Spiritual Politics: Religion and America Since World War II by Mark Silk (Simon & Schuster: $19.95; 192 pages)
The genius of American democracy is its ability to accommodate many peoples and many faiths without the kind of sectarian violence that still plagues Northern Ireland, Lebanon and a hundred other places around the world. Even if our history discloses episodes of bigotry and oppression toward certain religious expressions--the Catholics, for instance, and the Mormons--the fact remains that we have elected a Catholic President, and the Mormons have flourished in America. Most amazing of all, America is a spectacularly materialistic culture that believes itself to be profoundly religious: "In God We Trust" is the credo that we proclaim, appropriately enough, on our money.
Mark Silk ponders the curious phenomenon of religion in American culture in "Spiritual Politics," a brief but weighty treatise on the interplay between our religious beliefs, our politics and our conception of ourselves and our destiny. "Though Americans may have decided to forgo a national religion, they do not lack a spiritual politics; nor does this politics represent some small action taking place in a remote theater of the nation's life," Silk writes. "Whatever one thinks of it, religion remains an integral part of the American cultural system; for good or ill, it is one of the principle means by which Americans conduct their cultural business."
The touchstone of religion in the American democracy, according to Silk, is "adhesional Americanism"--that is, 'the desire for a common religious cause as well as for quasi-spiritual allegiance to the religiously impartial state." The shorthand expression of our longing to see commonalities between Protestant, Catholic and Jew, Silk points out, is the "Judeo-Christian tradition," which implies a happy convocation of believers in God who struggle side by side for social progress and spiritual growth. The durable (and, to my mind, praiseworthy) notion is still current: Jerry Falwell, Silk points out, "reached out to Catholics and Orthodox Jews for support on issues like abortion, homosexual rights and pornography." . . . "If the Judeo-Christian tradition had earlier been a witness for civil rights, it now served the cause of 'traditional values.' "
Its Own Contradictions
The very idea of "the Judeo-Christian tradition" carries its own contradictions, of course, and Silk is sensitive to the frictions between--and among--Protestants, Catholics and Jews in America. In fact, "Spiritual Politics" is at its best when Silk explains the arcane theological disputes and exquisite political gamesmanship of rival ideologies within the religious communities of America. Thus, for example, Silk gives us a fascinating account of the '50s-era schism between Archbishop Richard Cushing of Boston, an ecumenical churchman who subscribed to "adhesional Americanism," and a renegade Jesuit priest named Leonard Feeney, who took on both the church and the Harvard academic establishment in his crusade for doctrinal and intellectual purity. Cushing, of course, became the confessor to our first Catholic President; Feeney ended up as the pathetic avatar of his own cult, the Slaves of the Immaculate Heart of Mary, and a propagandist whose only forum was the public park.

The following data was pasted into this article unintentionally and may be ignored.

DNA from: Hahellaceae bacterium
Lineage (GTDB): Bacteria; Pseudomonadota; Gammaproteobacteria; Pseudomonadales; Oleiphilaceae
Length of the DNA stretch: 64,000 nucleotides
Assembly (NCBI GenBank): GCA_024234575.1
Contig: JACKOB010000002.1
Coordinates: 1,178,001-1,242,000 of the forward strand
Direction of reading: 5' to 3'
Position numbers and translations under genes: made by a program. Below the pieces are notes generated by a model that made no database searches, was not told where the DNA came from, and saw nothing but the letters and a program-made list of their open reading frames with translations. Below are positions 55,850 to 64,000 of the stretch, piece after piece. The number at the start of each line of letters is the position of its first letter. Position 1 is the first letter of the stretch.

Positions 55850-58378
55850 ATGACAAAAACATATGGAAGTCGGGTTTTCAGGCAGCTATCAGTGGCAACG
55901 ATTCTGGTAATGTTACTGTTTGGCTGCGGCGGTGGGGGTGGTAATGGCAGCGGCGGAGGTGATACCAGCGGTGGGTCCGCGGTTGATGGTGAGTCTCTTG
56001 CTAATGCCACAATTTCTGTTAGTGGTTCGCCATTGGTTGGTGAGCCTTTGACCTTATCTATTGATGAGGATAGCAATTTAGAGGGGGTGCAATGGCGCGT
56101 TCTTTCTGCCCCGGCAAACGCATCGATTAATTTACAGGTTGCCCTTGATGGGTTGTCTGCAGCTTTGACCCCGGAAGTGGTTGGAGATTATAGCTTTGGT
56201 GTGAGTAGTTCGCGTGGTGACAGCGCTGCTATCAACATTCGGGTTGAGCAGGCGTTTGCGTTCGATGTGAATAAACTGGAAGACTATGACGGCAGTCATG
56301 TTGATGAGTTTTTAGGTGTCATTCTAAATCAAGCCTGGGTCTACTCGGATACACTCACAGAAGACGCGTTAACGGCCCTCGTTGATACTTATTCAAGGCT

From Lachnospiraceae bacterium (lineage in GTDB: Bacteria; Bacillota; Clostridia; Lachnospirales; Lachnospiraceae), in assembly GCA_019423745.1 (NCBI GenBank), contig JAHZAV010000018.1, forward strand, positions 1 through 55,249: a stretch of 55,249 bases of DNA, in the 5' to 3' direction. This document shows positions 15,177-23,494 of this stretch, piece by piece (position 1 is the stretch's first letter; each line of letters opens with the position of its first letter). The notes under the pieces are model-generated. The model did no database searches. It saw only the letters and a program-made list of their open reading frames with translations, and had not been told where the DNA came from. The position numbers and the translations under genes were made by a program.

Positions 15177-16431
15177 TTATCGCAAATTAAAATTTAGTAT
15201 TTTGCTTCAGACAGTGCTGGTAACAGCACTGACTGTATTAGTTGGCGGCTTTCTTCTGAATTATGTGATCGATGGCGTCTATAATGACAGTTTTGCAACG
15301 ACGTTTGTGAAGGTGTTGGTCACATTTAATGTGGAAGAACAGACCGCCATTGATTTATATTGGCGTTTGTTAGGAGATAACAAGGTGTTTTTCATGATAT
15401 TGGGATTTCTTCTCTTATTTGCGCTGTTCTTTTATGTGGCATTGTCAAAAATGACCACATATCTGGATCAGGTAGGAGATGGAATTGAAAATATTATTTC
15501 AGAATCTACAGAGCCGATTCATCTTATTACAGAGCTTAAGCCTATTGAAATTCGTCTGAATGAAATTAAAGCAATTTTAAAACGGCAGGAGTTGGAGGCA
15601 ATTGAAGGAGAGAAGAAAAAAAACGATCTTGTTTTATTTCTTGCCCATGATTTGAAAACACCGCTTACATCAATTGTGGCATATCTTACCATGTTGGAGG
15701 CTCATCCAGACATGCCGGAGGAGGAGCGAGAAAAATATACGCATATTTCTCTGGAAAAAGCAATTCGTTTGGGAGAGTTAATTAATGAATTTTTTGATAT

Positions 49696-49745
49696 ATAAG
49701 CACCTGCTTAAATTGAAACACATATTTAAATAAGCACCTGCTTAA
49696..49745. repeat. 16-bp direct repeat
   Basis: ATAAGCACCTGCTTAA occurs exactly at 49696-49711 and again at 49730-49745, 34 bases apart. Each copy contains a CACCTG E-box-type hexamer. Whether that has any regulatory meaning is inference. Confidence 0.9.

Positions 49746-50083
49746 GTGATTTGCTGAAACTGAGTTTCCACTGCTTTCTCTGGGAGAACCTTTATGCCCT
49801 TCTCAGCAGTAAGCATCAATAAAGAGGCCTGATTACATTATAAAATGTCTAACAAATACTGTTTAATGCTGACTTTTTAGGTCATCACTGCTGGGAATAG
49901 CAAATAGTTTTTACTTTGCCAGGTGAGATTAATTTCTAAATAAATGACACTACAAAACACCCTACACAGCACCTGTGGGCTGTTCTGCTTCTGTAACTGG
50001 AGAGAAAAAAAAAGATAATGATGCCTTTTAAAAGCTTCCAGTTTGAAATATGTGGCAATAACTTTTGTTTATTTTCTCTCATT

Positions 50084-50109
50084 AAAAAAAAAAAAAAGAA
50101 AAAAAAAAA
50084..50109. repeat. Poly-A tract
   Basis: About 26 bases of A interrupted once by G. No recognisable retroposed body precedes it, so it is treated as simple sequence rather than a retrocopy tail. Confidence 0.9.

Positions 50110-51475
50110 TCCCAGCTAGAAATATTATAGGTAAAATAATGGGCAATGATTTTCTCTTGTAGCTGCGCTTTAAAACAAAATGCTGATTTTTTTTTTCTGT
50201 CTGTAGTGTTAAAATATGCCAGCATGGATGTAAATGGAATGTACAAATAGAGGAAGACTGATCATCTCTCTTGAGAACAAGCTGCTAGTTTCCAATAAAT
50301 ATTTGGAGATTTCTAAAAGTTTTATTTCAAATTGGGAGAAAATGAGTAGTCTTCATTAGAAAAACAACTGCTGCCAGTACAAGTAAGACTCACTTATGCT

Silk, a reporter for the Atlanta Constitution, is also a scholar with Harvard credentials, and I'm afraid that his book suffers from a kind of intellectual archness that must derive more from Harvard Yard than Peachtree Plaza.
Indeed, I could almost hear some of Silk's phrasemaking as clever, laugh-provoking repartee at a campus sherry hour or a wine-and-cheese reception for a political candidate.
Changes in Moral Norms
For example, Silk points out that the "mainline" Protestant churches have been "surrendering 'market share' " to the conservative evangelical movement, "whose practice it was to charge the establishment with selling its birthright for a mess of feminist, Third World and homosexual pottage." And, Silk cracks, while communism remains "the principal foreign bogey" in "the ecumenical cosmology of the Christian right," it is " 'secular humanism' on whose shoulders reposed responsibility for all the changes in moral norms that had come upon American society since the '60s."
But Silk is no kinder to the "Christian left," although he does not use the phrase. Silk's coldly sarcastic chapter on the late Episcopal Bishop James Pike, in contrast to his treatment of Cushing and Feeney, is a study in the deft use of language as character assassination: "A publicity hound . . . and a paradigm of postwar spiritual politics. . . . If Pike was a liberal, he was the churchiest of the breed."
Silk seems to suggest that theology is no longer the task of theologians, the debate over God and religion being now conducted in court opinions, sociological studies and political discourse. And Silk suggests that, "in the spiritual variety show of the late 20th Century," we may be witnessing the emergence of a kind of polytheism that William James "considered to have 'always been the real religion of the common people.' "
"What if no single spiritual umbrella needed to be placed over the Rajneeshees of Rajneeshpuram and the Mormons of Salt Lake, the Hasidim of Williamsburg and the fundamentalists of Lynchburg, the presidential candidate who claimed to control the weather with prayer and the 'channelers' who claimed to be in touch with prehistoric and alien beings?" Silk muses. "What if a simple polytheistic conclusion were inferred from the 'flat anarchy' which in his day Emerson decried in the country's 'ecclesiastical realms'? Would the world as Americans knew it come to an end?"